The Leadership Conference
April 2, 2017
Filed under Student Life
Hang on for a minute...we're trying to find some more stories you might like.
Email This Story
At Green Mountain high school we hold ourselves to a high standard when it comes to our standards of leadership. It’s not all talk either, after all, last year Green Mountain High School’s principal Colleen Owens was recognized by the Colorado Association of School Executives (CASE) as Colorado’s Principal of the Year for 2016, “for her exceptional leadership and commitment to academic excellence.”
In a move to promote this same leadership, Green Mountain runs a Leadership Conference annually in its halls, taking place this year on April 22nd. This year the Leadership Conference is being sponsored by Assistant Principal Joey Ruppel.
“The leadership conference is a conference where we invite students from second grade all the way up to eighth grade to participate in different workshops and listen to a keynote speaker to talk about how they can be a leader in all the different stages they might be in,” Ruppel says.
Joey Ruppel goes on to explain the different workshops being offered by the different groups in GMHS. For example, the National Art Honor Society will be having a workshop where they feature a community service project where they have the young students color in bookmarks, then lament those bookmarks, before selling them to make money for different non-profit organizations.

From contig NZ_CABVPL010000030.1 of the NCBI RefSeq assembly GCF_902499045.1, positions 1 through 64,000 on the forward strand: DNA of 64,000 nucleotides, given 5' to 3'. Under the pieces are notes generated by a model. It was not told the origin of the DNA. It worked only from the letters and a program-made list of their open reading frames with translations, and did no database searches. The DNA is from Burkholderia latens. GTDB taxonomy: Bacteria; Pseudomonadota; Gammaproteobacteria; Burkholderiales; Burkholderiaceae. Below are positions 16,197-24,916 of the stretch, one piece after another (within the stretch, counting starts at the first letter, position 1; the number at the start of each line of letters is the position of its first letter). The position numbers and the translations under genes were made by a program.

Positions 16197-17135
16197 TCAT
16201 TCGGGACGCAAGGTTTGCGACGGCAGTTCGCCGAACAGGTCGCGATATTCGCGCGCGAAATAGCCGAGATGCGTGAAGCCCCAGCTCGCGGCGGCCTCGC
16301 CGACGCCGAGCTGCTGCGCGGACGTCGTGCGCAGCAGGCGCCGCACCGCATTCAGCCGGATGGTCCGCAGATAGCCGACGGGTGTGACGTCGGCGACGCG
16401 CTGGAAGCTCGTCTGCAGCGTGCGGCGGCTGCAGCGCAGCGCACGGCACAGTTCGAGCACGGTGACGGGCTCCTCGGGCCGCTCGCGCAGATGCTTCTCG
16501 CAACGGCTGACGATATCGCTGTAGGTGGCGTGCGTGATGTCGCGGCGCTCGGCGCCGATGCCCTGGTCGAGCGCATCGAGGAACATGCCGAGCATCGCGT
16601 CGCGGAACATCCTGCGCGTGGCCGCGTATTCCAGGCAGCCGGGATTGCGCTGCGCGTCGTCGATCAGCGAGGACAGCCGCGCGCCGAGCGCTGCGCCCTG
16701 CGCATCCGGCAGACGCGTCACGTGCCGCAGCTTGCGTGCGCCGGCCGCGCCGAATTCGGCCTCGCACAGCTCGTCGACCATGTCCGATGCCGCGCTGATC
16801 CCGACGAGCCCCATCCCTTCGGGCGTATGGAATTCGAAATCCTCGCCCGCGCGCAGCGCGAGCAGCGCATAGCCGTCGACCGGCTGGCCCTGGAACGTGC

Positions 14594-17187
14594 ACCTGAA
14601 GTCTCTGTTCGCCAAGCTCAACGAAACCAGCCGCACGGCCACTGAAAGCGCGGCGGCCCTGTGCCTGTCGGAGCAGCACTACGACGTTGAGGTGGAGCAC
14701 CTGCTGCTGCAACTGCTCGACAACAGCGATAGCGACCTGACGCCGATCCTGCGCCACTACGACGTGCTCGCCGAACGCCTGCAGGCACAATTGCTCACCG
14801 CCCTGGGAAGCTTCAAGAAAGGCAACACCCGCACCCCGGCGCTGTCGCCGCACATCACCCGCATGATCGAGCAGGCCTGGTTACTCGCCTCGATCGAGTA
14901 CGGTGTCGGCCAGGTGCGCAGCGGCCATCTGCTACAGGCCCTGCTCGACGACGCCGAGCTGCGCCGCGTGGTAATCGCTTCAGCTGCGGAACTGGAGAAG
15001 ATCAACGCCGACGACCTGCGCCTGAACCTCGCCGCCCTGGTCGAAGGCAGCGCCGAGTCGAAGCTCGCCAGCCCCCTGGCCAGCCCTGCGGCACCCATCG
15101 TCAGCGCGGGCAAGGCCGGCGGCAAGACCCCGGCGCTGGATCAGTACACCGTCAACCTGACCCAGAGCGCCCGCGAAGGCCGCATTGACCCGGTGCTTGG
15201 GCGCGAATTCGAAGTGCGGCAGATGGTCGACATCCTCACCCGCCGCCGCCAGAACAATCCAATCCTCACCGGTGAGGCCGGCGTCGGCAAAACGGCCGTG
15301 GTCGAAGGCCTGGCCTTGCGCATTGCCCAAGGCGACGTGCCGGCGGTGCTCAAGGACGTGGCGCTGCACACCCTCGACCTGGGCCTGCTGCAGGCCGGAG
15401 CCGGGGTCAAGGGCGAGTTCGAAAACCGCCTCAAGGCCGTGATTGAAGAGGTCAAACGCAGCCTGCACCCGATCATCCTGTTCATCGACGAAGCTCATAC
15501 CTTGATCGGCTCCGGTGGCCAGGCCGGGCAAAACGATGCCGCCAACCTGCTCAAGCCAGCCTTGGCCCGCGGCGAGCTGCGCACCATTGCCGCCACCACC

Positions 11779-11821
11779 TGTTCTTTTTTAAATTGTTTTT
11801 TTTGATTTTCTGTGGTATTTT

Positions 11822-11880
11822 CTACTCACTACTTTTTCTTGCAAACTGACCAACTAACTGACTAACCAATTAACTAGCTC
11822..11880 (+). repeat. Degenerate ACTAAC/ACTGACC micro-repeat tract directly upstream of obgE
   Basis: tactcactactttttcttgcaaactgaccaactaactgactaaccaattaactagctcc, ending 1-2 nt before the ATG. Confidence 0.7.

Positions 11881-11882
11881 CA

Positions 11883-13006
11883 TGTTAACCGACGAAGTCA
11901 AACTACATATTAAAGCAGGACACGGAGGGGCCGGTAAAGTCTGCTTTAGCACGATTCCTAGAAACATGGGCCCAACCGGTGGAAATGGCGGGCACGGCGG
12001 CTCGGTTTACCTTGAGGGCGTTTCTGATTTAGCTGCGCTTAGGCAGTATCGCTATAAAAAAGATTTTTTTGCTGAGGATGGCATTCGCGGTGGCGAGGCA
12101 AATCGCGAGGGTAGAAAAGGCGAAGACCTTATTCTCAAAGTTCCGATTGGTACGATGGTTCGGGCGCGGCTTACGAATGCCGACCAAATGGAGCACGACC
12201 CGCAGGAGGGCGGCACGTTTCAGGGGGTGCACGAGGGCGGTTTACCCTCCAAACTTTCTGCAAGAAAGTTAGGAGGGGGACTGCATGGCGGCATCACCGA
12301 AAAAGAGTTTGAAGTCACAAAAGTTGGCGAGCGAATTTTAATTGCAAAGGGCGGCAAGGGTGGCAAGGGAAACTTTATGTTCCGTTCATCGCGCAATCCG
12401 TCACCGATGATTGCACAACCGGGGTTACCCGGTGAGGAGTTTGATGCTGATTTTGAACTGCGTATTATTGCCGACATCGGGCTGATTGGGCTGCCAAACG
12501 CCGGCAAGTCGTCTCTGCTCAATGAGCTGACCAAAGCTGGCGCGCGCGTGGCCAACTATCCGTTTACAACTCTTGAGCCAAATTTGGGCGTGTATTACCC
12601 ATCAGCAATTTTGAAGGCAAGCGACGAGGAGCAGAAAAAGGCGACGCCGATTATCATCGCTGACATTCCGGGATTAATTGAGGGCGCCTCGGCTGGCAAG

“This ties into being a leader through doing stuff for others and community, and it also gives the students a chance to do a fun little activity,” Ruppel states.
The Leadership Conference, which has been a regularly occurring event for two years, was run by GMHS’ student Senate. However, according to Ruppel, they’re something a little bit different.
Ruppel states that the 2017 Leadership Conference will be run by the Student Council, which takes representatives from all the student groups in GMHS, therein promoting leaders schoolwide.
The head of Leadership Conference will be Devin Snyder, as she is the interim president of Student Council, according to the assistant principal.
“The conference represents the students as leaders because they’re coordinating the event, talking with family members and community members, organizing structured activities that focus on various aspects of leadership skills,” Ruppel continues, “The students run it all, you know? They run it from the moment the kids walk to the moment the kids walk.”
“They’re giving these students opportunities to become leaders, and that’s really how you become a leader yourself,” Ruppel states.
Rupple estimates that there might be thirty to forty kids coming to this conference. This is thirty to forty kids in our community getting the skills needed to become leaders in their own right. Thirty to forty kids worth of “revenue” in entrance fees and workshops that will funnel much-needed funds back into our school and non-profits. And what a better way to become a leader than providing for your community?